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CONLANG  October 2000, Week 1

CONLANG October 2000, Week 1

Subject:

Re: Dictionaries of agglutinating languages

From:

Adrian Morgan <[log in to unmask]>

Reply-To:

Constructed Languages List <[log in to unmask]>

Date:

Wed, 4 Oct 2000 16:51:40 +0930

Content-Type:

TEXT/PLAIN

Parts/Attachments:

Parts/Attachments

TEXT/PLAIN (92 lines)

Dirk Elzinga wrote, quoting Robert Hailman:

> > With the idea I proposed, it takes a little more work:
> > find the root in the dictionary, get it's definition, go to a table
> > in the back, find every affix used, and figure out how the combine to
> > give the derived work it's meaning. That would be quite a laborious
> > task.
>
> But not always accurate. A favorite example I give to my students when
> the subject of derivation comes up is the suffix -hood in English. It
> attaches to nouns to create abstract nouns meaning something like 'the
> property of being an X'. Thus, father -> fatherhood; knight ->
> knighthood, etc. However, it won't work with all nouns: candle ->
> *candlehood (although one could imagine what that might mean). And
> there are nouns which don't conform to the "regular" pattern: neighbor
> -> neighborhood (does *not* mean 'property of being a neighbor'). So
> confining all of the derivational affixes to an appendix and relying
> on the user to piece things together will fail to capture these kinds
> of irregularities--especially if the user is an L2 learner.

I'll bring in specific affixes from my conlang here:

One /gza'rOnd@n/ affix demonstrating similar properties to "hood" is
/@f/ ('consistent with criteria or philosophy of'). In the wordlist
I gave, it creates /'&d@leT@f/ (constitutional, consistent with the
constitution) and /'&d@l@f/ (fit to govern, in the sense of 'consistent
with cultural expectations about what a government should do'). In some
cases, particularly with complex ideas, it can serve as a
noun-to-adjective converter, for example ...

   ... divergence: My word for 'girl' is taken directly from the
   Swedish /'flika/. My word for 'boy' was composed by taking the
   Welsh /'baxgen/ and modifying it by analogy with girl to acquire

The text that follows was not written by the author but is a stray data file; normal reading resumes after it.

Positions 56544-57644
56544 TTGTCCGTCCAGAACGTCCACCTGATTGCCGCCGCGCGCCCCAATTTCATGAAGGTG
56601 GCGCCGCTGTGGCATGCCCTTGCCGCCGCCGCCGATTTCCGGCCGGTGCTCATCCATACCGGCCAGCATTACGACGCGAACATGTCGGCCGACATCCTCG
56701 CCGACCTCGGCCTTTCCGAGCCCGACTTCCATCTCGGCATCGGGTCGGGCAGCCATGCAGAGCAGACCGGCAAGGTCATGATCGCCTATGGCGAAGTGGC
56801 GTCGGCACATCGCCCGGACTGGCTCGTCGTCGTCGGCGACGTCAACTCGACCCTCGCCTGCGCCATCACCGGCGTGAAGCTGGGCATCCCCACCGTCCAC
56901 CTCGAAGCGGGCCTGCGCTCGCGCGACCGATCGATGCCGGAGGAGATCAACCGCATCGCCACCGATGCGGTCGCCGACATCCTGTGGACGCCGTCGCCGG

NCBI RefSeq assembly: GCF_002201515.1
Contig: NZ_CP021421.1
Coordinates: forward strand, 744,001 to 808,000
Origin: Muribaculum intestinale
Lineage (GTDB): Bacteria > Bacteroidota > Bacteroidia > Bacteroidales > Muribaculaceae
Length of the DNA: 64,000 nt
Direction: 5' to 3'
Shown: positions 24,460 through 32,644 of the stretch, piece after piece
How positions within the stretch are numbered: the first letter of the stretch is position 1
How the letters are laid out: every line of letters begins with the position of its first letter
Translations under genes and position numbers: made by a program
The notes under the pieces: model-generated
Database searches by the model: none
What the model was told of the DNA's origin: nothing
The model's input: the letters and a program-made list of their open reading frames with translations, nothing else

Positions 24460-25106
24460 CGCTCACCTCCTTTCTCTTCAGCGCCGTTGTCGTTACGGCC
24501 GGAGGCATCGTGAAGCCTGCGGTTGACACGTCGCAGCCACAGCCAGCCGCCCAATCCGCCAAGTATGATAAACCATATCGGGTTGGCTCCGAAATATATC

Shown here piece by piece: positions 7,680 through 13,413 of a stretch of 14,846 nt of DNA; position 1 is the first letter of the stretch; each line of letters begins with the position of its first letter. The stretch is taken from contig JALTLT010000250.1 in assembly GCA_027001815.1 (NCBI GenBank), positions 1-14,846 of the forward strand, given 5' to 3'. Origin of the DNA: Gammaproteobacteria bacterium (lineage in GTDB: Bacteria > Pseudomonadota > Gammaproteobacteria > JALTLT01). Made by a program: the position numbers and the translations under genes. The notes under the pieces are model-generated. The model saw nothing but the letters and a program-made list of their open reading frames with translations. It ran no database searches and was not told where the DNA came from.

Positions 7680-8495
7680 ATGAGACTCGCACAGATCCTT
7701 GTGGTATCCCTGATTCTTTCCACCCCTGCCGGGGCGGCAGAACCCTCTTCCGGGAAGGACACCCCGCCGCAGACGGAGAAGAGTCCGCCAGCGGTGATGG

/'baxka/ ...

      ... divergence within divergence: I'm a 23yo male, and I always
      wince if someone calls me a 'man' because IMO you have to be at
      least thirty or so to be a man. I don't wince as much if someone
      calls me a 'boy' but the word I'm _most_ comfortable with is
      'guy' (which is the word I'd normally use to describe myself).
      Unfortunately AFAIK there is no equivalent three-way division on
      the female side. Anyway, as far as the conlang is concerned, I
      think of the terms I've given as being suitable for a large
      range of ages ...

... male (/baxk@f/) and female (/flik@f/). However, by analogy with
'hood' you would not speak of 'consistent with the criteria of being
a candle'. Another special case of this suffix is /kI:Rk@f/ (lit.
consistent with a gathering). It is the regular word used to mean
'welcome' (and can be a suffix in its own right) which is a logical
step-away from the literal root+affix.

/@f/ is one of the more irregular affixes in my vocabulary. Another
fairly irregular one is /@n/ (coming from). I originally used this
only in the sense of 'coming from a place' (/gza'rOnda:/ ->
/gza'rOnd@n/), but this has expanded to such things as /'grif@n/
(coming from - i.e. product of - hard work) and also a number of
examples where it means 'being the output or consequence of'.

Another affix that often necessitates special decision making on my
part is the infix /x/, meaning "to use <noun> for intended purpose".

Sometimes even very regular affixes produce meanings that make me
think, "now that's GOT to evolve a more subtle meaning than the
literal". An example is /'bendrisg&IThI/ which would probably be
translated "saint" in English. Now, a slightly shorter word,
/'bendrisI/ is the regular word for "a good person", literally "one
who creates constructiveness". This follows from my own philosophy of
life - I see 'goodness' as synonymous with 'pursuing a
positive/constructive goal'. The inserted syllable /g&IT/ means
'whilst in negative emotional state : fear, grief, shock, etc'. It
doesn't take much insight to see that the resultant word
/'bendrisg&IThI/ would mean, "One who acts constructively despite all
their own problems", with obvious connotations about admirable
self-control and so on (which I certainly don't have, incidentally).
But little of this is actually explicit in the affixes.

*One* of my reasons for deciding to compile a dictionary is that I am
often surprised at what concepts turn out to be expressible in my
conlang that I didn't realise were there - /'bendrisg&IThy/ being one
of those surprise discoveries.

On the whole it's a fairly regular language - otherwise I wouldn't be
able to manage it. But it does have a number of irregularities of the
order outlined above.

--
web.       | Here and there I like to preserve a few islands of sanity
netyp.com/ | within the vast sea of absurdity which is my mind.
member/    | After all, you can't survive as an eight foot tall
dragon     | flesh eating dragon if you've got no concept of reality.

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